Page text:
Working overseas is the ultimate dream for many aspiring journalists. Growing numbers are organising work placements on publications beyond these shores, gaining not just valuable practical experience, but also the opportunity to see the world. This is reflected in the number of gap year agencies offering journalism placements in locations as diverse as Ghana, India, China and New Zealand.
But it’s not just students seeking on-the-job experience who find these placements useful. In January, I took time out from my job as a reporter on a weekly magazine to work on a newspaper in southern India. This was my chance to work in an unfamiliar environment and to sample another culture.
My destination was Chennai, where I worked on The New Indian Express, an English language daily sold in the four southern states of India. Working in the features department, I was assigned a variety of tasks, from interviewing a Tamil film star about kidney disease, to editing a colleague’s story on robot sex. My assignments took me on to the city streets where I had to learn how to find my way around and negotiate the chaotic Indian traffic, while avoiding getting ripped off by auto-rickshaw drivers.
Working abroad may be an attractive prospect, but how do you go about setting up a placement in a city where you have no contacts and little knowledge of the media? You can always go down the traditional route of contacting a publication directly. The Times of India is among the publications that offer placements to journalists from the UK.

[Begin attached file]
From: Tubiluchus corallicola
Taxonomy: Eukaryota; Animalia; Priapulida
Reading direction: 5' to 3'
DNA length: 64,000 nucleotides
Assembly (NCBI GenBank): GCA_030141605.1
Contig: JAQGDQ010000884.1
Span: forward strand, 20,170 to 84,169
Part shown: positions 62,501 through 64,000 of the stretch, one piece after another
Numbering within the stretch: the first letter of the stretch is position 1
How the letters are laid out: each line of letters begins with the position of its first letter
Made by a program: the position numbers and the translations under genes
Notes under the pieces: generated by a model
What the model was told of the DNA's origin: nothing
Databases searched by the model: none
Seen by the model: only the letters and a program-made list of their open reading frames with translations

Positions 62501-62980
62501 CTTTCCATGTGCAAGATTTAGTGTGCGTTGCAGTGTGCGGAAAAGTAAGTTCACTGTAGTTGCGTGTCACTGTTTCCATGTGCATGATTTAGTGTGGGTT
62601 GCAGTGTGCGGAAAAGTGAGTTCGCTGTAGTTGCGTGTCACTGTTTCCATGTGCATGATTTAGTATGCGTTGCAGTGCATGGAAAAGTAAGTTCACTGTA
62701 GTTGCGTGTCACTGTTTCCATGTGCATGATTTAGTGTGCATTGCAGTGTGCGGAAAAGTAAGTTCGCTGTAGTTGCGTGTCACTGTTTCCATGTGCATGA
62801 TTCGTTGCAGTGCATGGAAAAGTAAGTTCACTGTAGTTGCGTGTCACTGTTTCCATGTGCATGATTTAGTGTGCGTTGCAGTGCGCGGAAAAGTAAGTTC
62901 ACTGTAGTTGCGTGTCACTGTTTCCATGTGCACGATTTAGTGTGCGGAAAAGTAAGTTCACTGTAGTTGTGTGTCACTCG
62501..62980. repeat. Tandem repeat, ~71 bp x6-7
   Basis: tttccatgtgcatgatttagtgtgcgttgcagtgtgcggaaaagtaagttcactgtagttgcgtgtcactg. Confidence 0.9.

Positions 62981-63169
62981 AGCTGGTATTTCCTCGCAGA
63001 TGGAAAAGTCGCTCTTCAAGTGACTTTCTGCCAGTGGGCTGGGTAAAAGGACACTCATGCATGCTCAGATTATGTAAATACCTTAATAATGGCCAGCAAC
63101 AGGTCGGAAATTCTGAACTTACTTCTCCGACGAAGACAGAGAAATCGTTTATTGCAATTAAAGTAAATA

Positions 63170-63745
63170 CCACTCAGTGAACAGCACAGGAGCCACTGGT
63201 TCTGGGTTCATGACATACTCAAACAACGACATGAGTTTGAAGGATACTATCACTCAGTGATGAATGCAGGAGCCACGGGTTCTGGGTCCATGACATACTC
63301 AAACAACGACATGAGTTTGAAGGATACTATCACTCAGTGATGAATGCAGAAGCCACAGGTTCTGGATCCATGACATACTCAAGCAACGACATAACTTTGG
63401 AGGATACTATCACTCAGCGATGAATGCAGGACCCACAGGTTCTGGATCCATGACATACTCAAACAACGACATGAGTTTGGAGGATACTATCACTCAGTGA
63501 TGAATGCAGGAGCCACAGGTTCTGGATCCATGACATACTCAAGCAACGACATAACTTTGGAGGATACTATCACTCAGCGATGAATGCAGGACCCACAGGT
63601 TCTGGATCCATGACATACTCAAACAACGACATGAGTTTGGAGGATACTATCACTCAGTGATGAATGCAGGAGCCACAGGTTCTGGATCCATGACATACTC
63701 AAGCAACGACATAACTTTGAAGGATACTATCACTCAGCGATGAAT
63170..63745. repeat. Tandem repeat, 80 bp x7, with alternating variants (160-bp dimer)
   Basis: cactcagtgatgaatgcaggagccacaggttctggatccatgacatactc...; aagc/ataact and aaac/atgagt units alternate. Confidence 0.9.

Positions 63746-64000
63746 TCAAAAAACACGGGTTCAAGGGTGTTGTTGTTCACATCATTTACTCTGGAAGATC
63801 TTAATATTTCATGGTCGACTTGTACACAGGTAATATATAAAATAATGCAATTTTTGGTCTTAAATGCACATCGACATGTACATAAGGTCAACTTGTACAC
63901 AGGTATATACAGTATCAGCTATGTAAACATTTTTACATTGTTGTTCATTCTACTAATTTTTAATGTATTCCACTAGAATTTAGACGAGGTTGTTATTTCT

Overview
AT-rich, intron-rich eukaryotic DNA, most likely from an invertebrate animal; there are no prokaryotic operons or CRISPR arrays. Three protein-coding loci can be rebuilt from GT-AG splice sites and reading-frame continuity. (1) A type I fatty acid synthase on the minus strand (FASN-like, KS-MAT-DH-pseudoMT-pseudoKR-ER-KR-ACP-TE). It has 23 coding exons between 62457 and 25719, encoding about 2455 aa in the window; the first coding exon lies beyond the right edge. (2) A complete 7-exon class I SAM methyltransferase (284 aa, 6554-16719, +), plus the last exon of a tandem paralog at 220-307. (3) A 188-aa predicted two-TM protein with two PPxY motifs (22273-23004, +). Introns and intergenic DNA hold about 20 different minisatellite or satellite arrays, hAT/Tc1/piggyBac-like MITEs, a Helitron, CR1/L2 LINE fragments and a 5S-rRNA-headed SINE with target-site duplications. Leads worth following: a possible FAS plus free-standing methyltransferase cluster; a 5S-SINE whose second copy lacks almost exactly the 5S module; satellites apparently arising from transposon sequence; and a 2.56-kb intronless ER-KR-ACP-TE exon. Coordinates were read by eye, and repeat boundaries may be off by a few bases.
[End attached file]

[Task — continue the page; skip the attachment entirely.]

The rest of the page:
The downside of organising a placement independently is that you will also have to sort out accommodation yourself, which could mean long stays in hotels or hostels. This is not an ideal long-term arrangement if you’re alone and working in an unfamiliar city. The alternative is to go through an agency. This can be more expensive, with most agencies charging around £1,000 a month, but the fee covers your accommodation. For me, this was a room in a local family’s home. It should also include visas and excursions.
While working abroad offers many benefits, the increasing popularity of these types of internships is leading to a saturation of interns in some workplaces. Sometimes more than one placement agency works with a media partner. If each one sends two interns, the office can get very busy and the work spread too thinly.
During my placement I saw this first hand. For the first two to three weeks I was the only overseas intern in the office. This meant that it was easy for me to establish myself as part of the team. Halfway through my placement I was joined by seven others from Britain and a girl from Canada. We had to compete with one another, and also permanent members of staff, for the editor’s attention and for bylines.
All interns have the challenge of integrating with permanent staff. Where there are large groups of overseas interns there is a temptation to retreat into the company of your compatriots. This can cause resentment from permanent staffers, especially if you are already taking most of the juicy assignments.
When I arrived at The New Indian Express, I chose a desk next to the reporters and the production desk so I would be in the thick of things, not on the margins with the other interns. Another thing I did to integrate better with the team was to eat with staff members. This was a good way of picking up tips, feedback and, of course, the office gossip.
While working on an Indian daily may sound more exciting than a week on your local paper, the reality can be grittier than the glamorous dream. But with a bit of effort and careful planning, you can make an impact in your chosen workplace and still have a good time.